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Historia, estudios y descripción
Crítica y análisis
Popular Spanish Film under Franco by
Call Number: Main Library Stacks PN1993.5 .S7 M2939 2006
Publication Date: 2005-11-19
This book constitutes the first in-depth cultural analysis of a period generally held to be the golden age of film production in Spain. Its focus on the work of five directors between 1942 and 1964 seeks to dispel the myth that movie making of early Francoism consisted exclusively of propaganda exercises. Using Gramscian hegemony theory, the volume offers an original perspective on the comic possibilities of subverting State populism and maps a filmmaking tradition that persists, in the figure of Pedro Almodóvar, to the present day.
Spanish Cinema by
Call Number: Main Library Stacks PN1993.5 .S7 S76 2002
Publication Date: 2001-11-14
From the surrealist films of Luis Buñuel to the colourful melodramas of Pedro Almodóvar, Spain has produced a wealth of exciting and distinctive film-makers who have consistently provided a condoning or dissenting eye on Spanish history and culture. For modern cinema-goers, it has often been the sexually-charged and colourful nature of many contemporary Spanish films, which has made them popular world-wide and led directors and stars such as Almodóvar, Banderas and Penélope Cruz to be welcomed by Hollywood. Using original interview material with Spanish Cinema luminaries such as Carlos Saura, Julio Medem, Imanol Uribe and Elías Querejeta, Rob Stone charts a history of Spanish Cinema throughout the turbulent Francoist years and beyond. The book aims to provide a broad introduction to Spanish Cinema.
Cinema and Inter-American Relations by
Call Number: Main Library Stacks PN1995.9 .L37 P47 2012
Publication Date: 2012-07-26
Cinema and Inter-American Relations studies the key role that commercial narrative films have played in the articulation of the political and cultural relationship between the United States and Latin America since the onset of the Good Neighbor policy (1933). Pérez Melgosa analyzes the evolution of inter-American narratives in films from across the continent, highlights the social effects of the technologies used to produce these works, and explores the connections of cinema to successive shifts in hemispheric policy. As a result, Cinema and Inter-American Relations reveals the existence of a continued cinematic conversation between Anglo and Latin America about a cluster of shared allegories representing the continent and its cultures. Pérez Melgosa contends that cinema has become a virtual contact zone of the Americas, mediating in a variety of hemispheric political debates about the articulation of Anglo, Latin American, and Latino identities. Cinema and Inter-American Relations brings sustained attention to ongoing calls for a transnational focus on the disciplines of film studies, American studies, and Latin American studies and engages with current theories of the transmission of affect to delineate a new cartography of how to understand the Americas in relation to cinema.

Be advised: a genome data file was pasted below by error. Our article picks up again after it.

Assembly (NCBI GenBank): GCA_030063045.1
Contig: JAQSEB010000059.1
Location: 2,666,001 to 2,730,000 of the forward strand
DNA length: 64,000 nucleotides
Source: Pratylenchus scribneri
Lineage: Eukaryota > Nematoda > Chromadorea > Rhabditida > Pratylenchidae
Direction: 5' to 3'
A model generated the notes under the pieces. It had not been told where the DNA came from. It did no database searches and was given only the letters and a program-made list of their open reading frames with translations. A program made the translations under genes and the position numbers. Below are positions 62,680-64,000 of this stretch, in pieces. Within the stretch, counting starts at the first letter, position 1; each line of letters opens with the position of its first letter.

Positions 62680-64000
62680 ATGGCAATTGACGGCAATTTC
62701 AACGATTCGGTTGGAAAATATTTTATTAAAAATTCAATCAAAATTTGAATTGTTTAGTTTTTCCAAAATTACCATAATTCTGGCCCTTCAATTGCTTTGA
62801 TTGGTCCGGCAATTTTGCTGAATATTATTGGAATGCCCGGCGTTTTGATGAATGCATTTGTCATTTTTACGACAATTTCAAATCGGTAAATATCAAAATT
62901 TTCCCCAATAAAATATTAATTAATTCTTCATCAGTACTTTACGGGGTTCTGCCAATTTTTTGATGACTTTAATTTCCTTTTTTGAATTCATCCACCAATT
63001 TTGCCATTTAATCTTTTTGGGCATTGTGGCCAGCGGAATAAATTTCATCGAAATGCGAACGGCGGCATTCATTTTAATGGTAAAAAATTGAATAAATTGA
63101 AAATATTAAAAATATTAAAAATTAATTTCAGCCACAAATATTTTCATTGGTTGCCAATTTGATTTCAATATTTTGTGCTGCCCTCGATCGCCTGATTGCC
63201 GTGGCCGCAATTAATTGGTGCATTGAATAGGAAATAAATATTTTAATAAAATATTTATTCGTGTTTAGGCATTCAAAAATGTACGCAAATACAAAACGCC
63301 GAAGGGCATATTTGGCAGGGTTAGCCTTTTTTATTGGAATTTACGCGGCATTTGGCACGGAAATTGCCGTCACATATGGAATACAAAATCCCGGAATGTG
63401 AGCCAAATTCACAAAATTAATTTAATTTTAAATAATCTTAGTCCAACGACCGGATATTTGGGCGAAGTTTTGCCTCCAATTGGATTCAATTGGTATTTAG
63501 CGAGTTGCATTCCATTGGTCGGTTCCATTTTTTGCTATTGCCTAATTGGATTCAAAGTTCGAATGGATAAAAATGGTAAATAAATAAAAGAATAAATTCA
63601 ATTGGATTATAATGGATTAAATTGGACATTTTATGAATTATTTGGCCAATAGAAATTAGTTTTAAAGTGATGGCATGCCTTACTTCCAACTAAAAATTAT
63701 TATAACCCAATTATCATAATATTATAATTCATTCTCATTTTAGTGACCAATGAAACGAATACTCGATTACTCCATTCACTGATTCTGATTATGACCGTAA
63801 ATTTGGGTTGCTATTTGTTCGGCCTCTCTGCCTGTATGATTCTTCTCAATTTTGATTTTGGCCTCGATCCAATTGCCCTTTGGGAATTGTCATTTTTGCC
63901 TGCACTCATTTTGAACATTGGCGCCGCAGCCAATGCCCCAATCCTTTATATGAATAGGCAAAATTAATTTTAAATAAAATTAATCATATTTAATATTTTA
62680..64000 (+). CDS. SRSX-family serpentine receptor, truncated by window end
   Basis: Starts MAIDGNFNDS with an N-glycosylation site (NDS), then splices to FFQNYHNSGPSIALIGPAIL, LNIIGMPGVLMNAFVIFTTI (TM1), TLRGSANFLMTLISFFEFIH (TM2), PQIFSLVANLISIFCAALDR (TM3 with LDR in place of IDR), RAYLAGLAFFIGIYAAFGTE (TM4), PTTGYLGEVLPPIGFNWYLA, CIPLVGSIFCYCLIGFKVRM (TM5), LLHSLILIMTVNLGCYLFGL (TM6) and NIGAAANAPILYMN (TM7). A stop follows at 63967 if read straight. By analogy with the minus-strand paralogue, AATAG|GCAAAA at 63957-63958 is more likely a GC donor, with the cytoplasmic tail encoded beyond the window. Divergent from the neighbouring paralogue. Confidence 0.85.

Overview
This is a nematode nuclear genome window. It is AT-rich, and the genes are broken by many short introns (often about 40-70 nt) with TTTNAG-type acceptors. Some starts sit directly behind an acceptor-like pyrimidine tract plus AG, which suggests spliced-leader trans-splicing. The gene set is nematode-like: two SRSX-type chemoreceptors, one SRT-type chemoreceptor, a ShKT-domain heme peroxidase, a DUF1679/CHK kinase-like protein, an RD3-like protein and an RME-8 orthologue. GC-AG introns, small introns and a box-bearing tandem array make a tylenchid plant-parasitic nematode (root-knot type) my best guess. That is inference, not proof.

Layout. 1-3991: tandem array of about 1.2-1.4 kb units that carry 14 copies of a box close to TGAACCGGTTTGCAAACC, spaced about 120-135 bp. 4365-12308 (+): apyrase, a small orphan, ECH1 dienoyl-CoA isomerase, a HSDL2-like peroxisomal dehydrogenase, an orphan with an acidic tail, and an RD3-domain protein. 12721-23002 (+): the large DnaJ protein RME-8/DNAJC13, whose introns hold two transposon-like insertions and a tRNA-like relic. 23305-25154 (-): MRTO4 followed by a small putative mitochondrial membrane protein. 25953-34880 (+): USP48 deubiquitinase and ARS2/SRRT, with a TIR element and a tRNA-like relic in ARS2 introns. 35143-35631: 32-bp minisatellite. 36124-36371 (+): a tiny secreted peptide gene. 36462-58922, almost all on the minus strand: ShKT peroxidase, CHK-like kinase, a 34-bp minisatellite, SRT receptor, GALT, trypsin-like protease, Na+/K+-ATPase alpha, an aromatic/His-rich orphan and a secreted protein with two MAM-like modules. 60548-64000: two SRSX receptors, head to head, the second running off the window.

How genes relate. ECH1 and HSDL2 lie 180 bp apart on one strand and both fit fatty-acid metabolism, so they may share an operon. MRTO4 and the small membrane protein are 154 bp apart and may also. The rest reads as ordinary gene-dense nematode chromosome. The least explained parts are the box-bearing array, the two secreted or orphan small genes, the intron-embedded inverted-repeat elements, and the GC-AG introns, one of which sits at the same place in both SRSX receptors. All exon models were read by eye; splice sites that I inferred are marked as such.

Magical Reels by
Call Number: Main Library Stacks PN1993.5.L3 K45 2000
Publication Date: 2000-09-17
Still the most comprehensive analysis of the subject to have appeared in English, Magical Reelsnbsp;charts the development of Latin American film industries in a world increasingly dominated by the advanced technology and massive distribution budgets of the North American mainstream. John King sets up a historical framework to unfold the overlapping histories of cinema in the continent: the itinerant film-makers of the silent era who projected their films in cafes and village halls, the inventive use of vernacular music and local comedy in early sound pictures, the "golden age" of 1940s Mexican cinema, and the "new cinema"—oppositional cinema made "with an idea in the head and a camera in the hand"—of the late 1950s and beyond. A country-by-country account of this new wave allows detailed discussion of, for instance, Peronist cinema in Argentina, 1960s' revolutionary film-making in Cuba, state-sponsored cinema in 1970s' Brazil and Venezuela, and the struggle for democratization in Chile in the 1980s. A new chapter written for this edition examines Latin American cinema of the 1990s, raising issues such as globalization, new cinema audiences, film funding and distribution.